Amazon‘s data practices are to become subject to UK scrutiny in a new antitrust probe planned by regulators.
According to sources speaking to the Financial Times, the UK’s Competition and Markets Authority (CMA), a business innovation and antitrust watchdog, intends to launch a formal investigation into the e-commerce giant’s data management and usage.
The FT says that the agency has been watching and analyzing Amazon’s business “for months,” and in particular, has focused on data collection and merchant ranking.
The investigation will seek to answer queries relating to merchant favoritism — and whether or not the platform pushes merchants up the rankings when they use Amazon’s logistics and delivery services.
The “buy box” white panel, critical for consumer purchases and used when there are multiple sellers for the same item, is reportedly of particular interest to the CMA — and whether any anti-competitive behavior exists in how Amazon decides which merchants have access to it.
Amazon describes the buy box as a ‘best-fit’ feature based on customer feedback and service.
“When there are multiple sellers for a product, we feature the best of those offers prominently on the product page, in what’s sometimes referred to as “the buy box,”” the company says. “All of the Amazon retail and independent sellers’ offers compete to be one of the featured offers based on the same criteria, such as low price (inclusive of delivery), fast delivery, a track record of good customer service, and reliability in meeting its delivery promises.”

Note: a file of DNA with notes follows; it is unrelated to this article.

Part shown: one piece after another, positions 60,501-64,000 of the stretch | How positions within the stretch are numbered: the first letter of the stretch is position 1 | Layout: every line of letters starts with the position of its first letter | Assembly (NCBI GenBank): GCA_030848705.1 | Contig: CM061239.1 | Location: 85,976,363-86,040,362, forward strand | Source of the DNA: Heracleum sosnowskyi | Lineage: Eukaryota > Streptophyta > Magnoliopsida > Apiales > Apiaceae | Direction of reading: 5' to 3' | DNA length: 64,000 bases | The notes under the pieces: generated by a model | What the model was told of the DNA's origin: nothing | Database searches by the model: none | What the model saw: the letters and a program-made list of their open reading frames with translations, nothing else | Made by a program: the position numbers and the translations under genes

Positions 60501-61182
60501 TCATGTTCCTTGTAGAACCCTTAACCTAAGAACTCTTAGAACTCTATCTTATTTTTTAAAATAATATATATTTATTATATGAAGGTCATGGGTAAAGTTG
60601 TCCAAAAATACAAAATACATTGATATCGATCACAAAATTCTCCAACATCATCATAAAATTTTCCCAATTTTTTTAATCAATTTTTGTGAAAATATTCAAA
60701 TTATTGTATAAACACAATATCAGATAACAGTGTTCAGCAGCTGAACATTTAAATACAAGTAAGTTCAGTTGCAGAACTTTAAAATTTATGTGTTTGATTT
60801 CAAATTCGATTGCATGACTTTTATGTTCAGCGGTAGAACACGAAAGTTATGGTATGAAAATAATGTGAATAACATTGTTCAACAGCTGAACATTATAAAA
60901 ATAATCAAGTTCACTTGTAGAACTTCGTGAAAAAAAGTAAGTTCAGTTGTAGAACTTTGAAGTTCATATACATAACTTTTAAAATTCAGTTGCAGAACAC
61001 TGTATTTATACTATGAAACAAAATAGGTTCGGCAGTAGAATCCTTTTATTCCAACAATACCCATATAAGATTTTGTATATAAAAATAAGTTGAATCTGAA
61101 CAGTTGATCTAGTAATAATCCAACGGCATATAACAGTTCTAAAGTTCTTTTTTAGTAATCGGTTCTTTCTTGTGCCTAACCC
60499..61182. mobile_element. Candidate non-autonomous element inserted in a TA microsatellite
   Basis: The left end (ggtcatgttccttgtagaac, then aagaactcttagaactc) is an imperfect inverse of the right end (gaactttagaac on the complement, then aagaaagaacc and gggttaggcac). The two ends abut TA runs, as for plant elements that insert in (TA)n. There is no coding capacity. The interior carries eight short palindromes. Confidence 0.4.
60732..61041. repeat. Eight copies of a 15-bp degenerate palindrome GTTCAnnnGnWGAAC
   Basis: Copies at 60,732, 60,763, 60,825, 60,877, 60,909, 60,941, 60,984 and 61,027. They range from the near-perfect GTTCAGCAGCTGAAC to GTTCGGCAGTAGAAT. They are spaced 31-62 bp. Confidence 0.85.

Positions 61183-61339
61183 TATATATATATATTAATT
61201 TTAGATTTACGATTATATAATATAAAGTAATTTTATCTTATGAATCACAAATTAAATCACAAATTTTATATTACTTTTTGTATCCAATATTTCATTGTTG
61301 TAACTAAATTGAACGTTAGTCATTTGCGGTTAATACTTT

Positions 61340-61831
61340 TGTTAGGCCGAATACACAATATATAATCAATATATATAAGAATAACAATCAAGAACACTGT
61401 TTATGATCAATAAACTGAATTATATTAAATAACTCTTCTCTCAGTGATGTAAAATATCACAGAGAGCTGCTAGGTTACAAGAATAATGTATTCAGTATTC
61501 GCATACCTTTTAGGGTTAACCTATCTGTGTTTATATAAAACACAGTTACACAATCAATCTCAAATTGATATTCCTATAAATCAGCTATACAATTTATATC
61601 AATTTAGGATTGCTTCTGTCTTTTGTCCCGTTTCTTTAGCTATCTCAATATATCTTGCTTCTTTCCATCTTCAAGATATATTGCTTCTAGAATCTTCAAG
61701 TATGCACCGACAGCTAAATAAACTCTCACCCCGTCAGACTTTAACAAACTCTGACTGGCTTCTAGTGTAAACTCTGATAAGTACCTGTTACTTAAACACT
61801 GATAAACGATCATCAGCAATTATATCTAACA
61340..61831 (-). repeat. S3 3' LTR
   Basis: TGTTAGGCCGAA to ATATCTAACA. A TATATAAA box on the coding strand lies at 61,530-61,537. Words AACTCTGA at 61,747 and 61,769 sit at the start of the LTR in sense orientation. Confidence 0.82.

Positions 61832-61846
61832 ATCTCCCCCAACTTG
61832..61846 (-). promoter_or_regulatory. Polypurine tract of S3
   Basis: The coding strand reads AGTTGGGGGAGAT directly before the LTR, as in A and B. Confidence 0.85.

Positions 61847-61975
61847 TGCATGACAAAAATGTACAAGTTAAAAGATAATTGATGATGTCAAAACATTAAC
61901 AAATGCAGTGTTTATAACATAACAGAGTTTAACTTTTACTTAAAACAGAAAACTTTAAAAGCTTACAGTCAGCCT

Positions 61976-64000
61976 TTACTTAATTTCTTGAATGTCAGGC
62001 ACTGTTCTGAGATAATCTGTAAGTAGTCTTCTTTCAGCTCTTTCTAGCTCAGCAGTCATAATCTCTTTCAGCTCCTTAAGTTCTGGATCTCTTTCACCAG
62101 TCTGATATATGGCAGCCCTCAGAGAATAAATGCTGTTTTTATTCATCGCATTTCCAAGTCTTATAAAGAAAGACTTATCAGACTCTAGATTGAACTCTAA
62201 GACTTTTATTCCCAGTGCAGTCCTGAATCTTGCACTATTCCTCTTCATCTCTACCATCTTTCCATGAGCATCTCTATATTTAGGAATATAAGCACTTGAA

The CMA is yet to announce a potential probe into Amazon. However, should it launch, it will follow investigations launched by the European Commission (EC) last year.
The EC said that as Amazon acts as both an online marketplace and retailer, it has access to third-party seller data — and may unfairly use this to its advantage, such as in strategic business decisions.
In addition, the commission opened a second investigation into the buy box and any preferential treatment for vendors that use logistics or delivery services provided by Amazon.
“While we can’t comment on any alleged investigation, we continue to work hard to deliver great value and low prices for customers and support the tens of thousands of UK small and medium-sized enterprises that account for more than half of everything we sell in our online store,” an Amazon spokesperson told ZDNet.
The CMA told us that it “cannot speculate as to which cases it may or may not investigate.”
In May, the European Data Protection Supervisor (EDPS) announced an investigation into the use of technology vendor products by the bloc’s major agencies and how citizen data is managed, stored, and protected.
These products include Amazon AWS and Microsoft Azure cloud services. Separately, the agency is also analyzing data protection law compliance and the use of Microsoft Office 365 by European authorities.
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